My father, a greengrocer in the West End of London, started every working day in "the Garden" (as he called it). In my late teens I sometimes went with him. It was, long before the Edinburgh Festival, a perfect example of living "street theatre" peopled by tough working men (the porters) flower sellers, insomniac alcoholics using the pubs before dawn, theatre people of either (or uncertain) gender, part-time prostitutes and petty criminals or lairy chancers. Every type of trick might be practised - but between wholesalers and customers (the greengrocers) there was an established honour system of credit - rather like the City before the Americans took over. "My Word is my Bond" applied just as much there as on Threadneedle Street. Until you broke it - thereafter it would be cash on the barrel every time.
It was,of course, impossibly crowded, inefficient and with nowhere near the standards of perfection and freshness that refrigerated supermarket distribution brings.
But it had a vigour that jumped right out at you, a medieval town in the middle of London, where the population haggled face to face, eyeball to eyeball and struck bargains with a handshake with no need for lawyers. And, if a bargain was broken, it wasn't sorted out by the lawyers, either.
Look carefully at this wonderful photography. The men seem at least twenty years older than they really were - aged by tobacco, beer, hard physical work and fried food. Their faces are grimy, their clothes frayed, the communications(a dial phone nailed to the wall) are prehistoric.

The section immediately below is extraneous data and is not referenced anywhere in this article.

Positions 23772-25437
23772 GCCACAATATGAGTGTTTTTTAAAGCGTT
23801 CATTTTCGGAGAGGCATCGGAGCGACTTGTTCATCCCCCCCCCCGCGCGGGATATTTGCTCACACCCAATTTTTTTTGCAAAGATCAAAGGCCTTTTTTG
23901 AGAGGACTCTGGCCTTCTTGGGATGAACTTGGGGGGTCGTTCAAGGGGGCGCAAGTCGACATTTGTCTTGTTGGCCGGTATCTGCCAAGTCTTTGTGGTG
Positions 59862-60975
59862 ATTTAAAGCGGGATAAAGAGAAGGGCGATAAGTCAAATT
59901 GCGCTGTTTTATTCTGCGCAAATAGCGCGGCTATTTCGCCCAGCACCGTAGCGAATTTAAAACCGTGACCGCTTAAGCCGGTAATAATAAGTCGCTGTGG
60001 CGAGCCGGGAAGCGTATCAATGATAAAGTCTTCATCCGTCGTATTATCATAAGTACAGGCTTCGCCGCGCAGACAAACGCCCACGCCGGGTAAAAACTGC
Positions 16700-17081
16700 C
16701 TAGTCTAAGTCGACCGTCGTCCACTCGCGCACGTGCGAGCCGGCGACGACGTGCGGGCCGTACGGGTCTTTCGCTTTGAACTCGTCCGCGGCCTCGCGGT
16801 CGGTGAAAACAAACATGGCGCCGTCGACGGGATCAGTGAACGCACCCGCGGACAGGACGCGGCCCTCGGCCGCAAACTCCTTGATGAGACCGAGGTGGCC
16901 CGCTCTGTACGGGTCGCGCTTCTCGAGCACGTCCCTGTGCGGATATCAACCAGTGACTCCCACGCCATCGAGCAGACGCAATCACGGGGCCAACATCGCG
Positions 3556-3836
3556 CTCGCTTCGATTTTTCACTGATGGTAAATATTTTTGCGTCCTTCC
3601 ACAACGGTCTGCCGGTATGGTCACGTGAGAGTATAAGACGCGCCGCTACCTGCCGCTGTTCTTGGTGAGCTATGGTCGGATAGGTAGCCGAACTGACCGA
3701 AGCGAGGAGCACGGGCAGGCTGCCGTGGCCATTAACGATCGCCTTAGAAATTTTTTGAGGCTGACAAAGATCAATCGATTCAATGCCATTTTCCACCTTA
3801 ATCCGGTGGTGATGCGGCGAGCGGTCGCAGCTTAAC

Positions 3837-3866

But they were the men - and women - who had said "no" to Hitler, as their parents did to the Kaiser. You would not want to take them on. The book's wonderful Inigo Jones architecture is cracked, grimy and has incongruous tin shed additions. But it has a life that is entirely missing from the world of perfumes and silk blouses that the modern Covent Garden has become.
Buy this book if you are a Londoner. If you are not, buy it anyway - it shows what London was. And as the great London markets, the Garden, Billingsgate and Smithfield disappear and we deal only digitally, you will see how Shakespeare's Globe audience became the slack dull screen addicts of "Big Brother"
What an amazing book. I never actually saw the Old Market when it was still operating, but this book must be the next best thing to actually being there and experiencing it. The photos are amazing and very inspiring, the quotes from the different people who worked there, sometimes bring a lump to the throat, they are stories from the heart and from an age and existence that is now long gone. Thanks to this book, the memories and words of these people will forever live on. Highly recommend this book.